Do people even read these things anymore? Well, yes, they do.
And you should be glad that they do, because your cover letter is an opportunity. A good resume shows that a candidate has the right skills and experience for a job in the abstract.
But a good cover letter shows an employer something more fleshed out, more concrete. A sales associate might address a cover business plan flowchart to a branch manager.
A human resources specialist might address one to the head of the HR department. A marketing expert should probably write to a marketing manager or chief marketing officer.
What to Include in a Cover Letter
It gets the job done. But these days, most companies hire online. They use digital processes to vet your application materials.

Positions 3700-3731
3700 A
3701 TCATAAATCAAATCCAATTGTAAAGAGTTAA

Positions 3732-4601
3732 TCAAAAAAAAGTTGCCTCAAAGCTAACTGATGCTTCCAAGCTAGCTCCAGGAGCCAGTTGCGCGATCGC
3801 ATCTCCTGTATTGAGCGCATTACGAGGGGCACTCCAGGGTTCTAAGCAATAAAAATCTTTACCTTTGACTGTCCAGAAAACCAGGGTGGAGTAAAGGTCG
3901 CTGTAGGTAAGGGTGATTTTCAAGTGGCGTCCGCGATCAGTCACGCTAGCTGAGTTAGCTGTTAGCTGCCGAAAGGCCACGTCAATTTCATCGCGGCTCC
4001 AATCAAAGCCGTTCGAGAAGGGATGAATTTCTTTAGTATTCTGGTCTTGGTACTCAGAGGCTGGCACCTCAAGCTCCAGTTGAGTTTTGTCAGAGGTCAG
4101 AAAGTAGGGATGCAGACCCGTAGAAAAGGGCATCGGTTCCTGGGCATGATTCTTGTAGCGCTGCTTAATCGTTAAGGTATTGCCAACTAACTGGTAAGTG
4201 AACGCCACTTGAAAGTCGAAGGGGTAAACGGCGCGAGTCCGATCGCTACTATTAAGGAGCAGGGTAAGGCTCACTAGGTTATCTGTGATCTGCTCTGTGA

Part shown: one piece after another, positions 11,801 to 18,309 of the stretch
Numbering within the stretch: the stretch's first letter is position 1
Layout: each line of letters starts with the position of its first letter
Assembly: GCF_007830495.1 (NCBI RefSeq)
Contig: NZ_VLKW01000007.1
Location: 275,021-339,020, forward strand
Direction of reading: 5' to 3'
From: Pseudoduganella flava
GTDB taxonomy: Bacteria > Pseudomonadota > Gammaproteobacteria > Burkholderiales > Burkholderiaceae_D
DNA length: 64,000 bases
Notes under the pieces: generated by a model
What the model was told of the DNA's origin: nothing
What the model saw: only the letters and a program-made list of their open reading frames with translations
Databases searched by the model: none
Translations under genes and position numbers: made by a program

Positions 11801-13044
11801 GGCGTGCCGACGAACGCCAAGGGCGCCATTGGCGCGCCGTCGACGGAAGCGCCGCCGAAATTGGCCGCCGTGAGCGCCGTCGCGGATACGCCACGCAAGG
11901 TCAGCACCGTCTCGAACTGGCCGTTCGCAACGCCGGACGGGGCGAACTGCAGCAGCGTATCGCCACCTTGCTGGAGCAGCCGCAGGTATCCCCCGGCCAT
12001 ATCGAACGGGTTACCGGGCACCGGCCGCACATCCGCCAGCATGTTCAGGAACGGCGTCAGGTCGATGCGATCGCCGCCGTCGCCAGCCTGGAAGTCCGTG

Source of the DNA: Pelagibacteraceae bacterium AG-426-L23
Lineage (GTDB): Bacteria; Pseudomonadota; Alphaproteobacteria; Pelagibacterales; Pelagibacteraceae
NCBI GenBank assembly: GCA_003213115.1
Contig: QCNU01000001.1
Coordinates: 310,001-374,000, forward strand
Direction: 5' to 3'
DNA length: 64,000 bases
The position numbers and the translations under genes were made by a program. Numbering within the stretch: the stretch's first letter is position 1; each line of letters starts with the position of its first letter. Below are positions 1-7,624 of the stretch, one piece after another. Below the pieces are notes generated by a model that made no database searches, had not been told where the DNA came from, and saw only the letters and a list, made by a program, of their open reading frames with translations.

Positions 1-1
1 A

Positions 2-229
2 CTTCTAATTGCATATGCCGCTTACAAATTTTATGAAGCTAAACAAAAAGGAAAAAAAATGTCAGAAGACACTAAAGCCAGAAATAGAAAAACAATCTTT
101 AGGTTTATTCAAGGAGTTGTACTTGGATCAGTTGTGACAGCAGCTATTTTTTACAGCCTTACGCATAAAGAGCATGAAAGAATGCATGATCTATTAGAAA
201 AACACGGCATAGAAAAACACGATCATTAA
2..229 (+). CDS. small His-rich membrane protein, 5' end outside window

Computers probably searched your resume for keywords and basic requirements before it reached human eyes. Instead, start with something more specific.
Tell a story marketin a major marketing win. Recount a problem you solved with all your amazing skills. Write about a marketing initiative you loved: what made it so great, and how you could accomplish such great things if you were hired.
Keep it concise and professional, but shake your reader awake from their boring-cover-letter-induced slumber.
Reference something about the company that makes you a good fit. Refer to the company's branding as specifically as possible to show off your familiarity with the tone and personality that they use in their marketing materials, whether this is chic and sophisticated, smart and professional, or quirky and kid-centered.
I giggle every srite I see those fuzzy little paws swiping the latest deals into the shopping cart on my phone. Mary is applying to a creative company that makes fun, forward-thinking work.
Your resume shows you can walk like a duck. Your cover letter should show that you can talk like one. One more word of advice: Creative companies might appreciate your creative voice, but markering it in on the humor.]